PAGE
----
Posted on familybliss.nomthiodukoya.org
By Pastor Nomthi Odukoya
Then Peter came to Him and said, ‘Lord, how often shall my brother sin against me, and I forgive him? Up to seven times? Jesus said to him, ‘I do not say to you, up to seven times, but up to seventy times seven. – Matthew 18:21-22
Ever been hurt so bad, you can think of nothing but revenge?
As a human being, you will be offended – you may be scolded, jilted, raped, abandoned or betrayed and the natural instinct will be to coil in self-protection or seek revenge. Neither helps the situation. You should look beyond the hurt; forgive and be healed. A hurting person will hurt others, thereby creating a vicious circle of avoidable hurts and pain.
You might not be able to control other people’s actions or decisions, but you can control yours. There is a popular adage that “you cannot stop a bird from flying over your head, but you can stop it from perching on your head.” Being offended is a choice, choose to forgive. C.S Lewis says “To be a Christian means to forgive the inexcusable because God has forgiven the inexcusable in you.”
Unforgiveness wraps you in the past, which makes it impossible to enjoy the present or the future. New relationships will not be formed or enjoyed until past hurts are allowed to go. Really, there is no point holding on to the past. It is like tying yourself to a tree and expecting to move forward; you will only end up with bruises and expelled energy. It’s time to cut the chains of unforgiveness and move forward. It is medically proven that cold and flu (as well as other sicknesses) can easily develop where there are angry emotions. You don’t need it.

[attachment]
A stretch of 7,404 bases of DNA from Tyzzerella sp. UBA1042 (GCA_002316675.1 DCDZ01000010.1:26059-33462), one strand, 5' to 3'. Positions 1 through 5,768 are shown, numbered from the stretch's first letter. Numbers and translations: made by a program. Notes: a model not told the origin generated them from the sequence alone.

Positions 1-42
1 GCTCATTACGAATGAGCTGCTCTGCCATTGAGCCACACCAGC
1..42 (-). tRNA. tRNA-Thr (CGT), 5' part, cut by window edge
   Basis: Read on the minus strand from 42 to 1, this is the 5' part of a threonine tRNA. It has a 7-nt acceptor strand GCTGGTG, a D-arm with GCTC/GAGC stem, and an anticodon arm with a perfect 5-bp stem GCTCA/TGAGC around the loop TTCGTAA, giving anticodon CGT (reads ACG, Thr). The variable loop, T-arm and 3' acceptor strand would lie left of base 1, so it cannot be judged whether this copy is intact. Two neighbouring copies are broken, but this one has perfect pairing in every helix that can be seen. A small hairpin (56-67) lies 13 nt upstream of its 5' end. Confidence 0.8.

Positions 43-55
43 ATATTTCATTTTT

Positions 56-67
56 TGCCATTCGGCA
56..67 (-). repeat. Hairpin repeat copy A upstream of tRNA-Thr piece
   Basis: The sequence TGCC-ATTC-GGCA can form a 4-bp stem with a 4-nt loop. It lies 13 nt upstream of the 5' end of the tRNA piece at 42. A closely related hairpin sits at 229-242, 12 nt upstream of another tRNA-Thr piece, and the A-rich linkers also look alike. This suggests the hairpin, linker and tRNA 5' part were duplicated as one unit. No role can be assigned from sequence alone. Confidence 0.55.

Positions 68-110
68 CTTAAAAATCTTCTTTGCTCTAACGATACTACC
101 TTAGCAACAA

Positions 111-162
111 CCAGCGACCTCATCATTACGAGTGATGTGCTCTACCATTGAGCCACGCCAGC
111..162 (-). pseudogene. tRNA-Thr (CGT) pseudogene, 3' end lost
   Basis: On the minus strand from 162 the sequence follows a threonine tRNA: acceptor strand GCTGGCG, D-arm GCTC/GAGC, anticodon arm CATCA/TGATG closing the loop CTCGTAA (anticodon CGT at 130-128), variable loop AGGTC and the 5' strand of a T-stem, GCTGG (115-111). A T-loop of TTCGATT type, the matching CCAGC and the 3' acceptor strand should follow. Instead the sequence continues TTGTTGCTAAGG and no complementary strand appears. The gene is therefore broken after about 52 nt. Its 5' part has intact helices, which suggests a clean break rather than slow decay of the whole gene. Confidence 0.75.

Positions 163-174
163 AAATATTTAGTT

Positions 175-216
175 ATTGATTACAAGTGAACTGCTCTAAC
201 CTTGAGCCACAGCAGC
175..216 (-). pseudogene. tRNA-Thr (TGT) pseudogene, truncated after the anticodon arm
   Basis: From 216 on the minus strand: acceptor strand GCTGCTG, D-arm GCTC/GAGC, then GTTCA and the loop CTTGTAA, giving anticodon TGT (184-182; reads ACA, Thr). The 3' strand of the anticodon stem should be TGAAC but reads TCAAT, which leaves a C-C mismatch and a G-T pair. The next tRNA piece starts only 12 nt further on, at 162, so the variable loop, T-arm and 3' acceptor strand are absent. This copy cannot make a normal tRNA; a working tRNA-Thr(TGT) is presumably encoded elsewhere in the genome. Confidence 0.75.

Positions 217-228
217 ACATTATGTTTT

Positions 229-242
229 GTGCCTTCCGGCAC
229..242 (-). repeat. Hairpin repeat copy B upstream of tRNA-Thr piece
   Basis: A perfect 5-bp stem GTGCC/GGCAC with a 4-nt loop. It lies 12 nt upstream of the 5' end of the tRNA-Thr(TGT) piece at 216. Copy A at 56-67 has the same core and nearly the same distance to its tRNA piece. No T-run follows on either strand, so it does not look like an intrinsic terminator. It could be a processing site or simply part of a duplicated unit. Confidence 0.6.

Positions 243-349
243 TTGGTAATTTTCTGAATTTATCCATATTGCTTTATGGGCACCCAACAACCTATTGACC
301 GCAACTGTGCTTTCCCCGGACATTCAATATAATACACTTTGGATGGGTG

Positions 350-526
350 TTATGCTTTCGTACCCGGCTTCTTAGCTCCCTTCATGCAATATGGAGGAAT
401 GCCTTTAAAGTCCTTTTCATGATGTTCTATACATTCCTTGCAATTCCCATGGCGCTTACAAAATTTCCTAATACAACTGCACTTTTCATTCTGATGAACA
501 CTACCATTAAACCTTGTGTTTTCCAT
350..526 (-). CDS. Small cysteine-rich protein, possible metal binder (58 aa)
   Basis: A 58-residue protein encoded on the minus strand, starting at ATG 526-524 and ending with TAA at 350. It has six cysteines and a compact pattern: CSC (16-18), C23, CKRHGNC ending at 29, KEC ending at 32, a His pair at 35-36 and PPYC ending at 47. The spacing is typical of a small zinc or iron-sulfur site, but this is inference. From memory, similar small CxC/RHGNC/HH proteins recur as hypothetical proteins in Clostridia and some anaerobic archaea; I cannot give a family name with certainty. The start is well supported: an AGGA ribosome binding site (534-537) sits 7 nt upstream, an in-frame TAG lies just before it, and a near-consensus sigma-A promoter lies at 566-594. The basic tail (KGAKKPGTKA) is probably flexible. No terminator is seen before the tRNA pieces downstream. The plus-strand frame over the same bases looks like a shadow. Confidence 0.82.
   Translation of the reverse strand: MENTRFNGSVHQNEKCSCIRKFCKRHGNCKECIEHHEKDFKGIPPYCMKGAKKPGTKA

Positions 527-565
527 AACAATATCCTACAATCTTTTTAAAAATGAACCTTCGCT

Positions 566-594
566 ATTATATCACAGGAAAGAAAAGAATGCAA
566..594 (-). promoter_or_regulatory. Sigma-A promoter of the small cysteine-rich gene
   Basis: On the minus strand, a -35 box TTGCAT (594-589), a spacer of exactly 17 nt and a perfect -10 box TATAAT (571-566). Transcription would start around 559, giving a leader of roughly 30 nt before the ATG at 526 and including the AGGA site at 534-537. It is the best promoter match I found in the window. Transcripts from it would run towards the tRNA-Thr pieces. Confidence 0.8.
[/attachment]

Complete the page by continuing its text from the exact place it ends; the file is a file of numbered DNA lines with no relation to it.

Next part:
Forgiveness is a sign of emotional and spiritual maturity. Mahatma Gandhi said “The weak can never forgive. Forgiveness is the attribute of the strong.” It does not come easy to man; it is a conscious decision with the help of God.
Do you find it difficult or impossible to forgive? Here is how to go about it:
Acknowledge the pain or hurt.
Honestly address your feelings: realise that the hate you feel does not harm the person like you wish – it is like drinking poison and waiting for your offender to die.
Look for the positive or benefit from the hurt: he left you so that God can bring someone better and more deserving your way.
Deliberately refuse to dwell on the past or tell the story, and if you must, tell it from the other person’s perspective.
Pray for the person.
Trust God to heal your heart.
Set better boundaries – not to shut yourself in but to define your relationships going forward.
Sometimes, you might have to apologise though you are the offended. The truth is that it will make you a better person.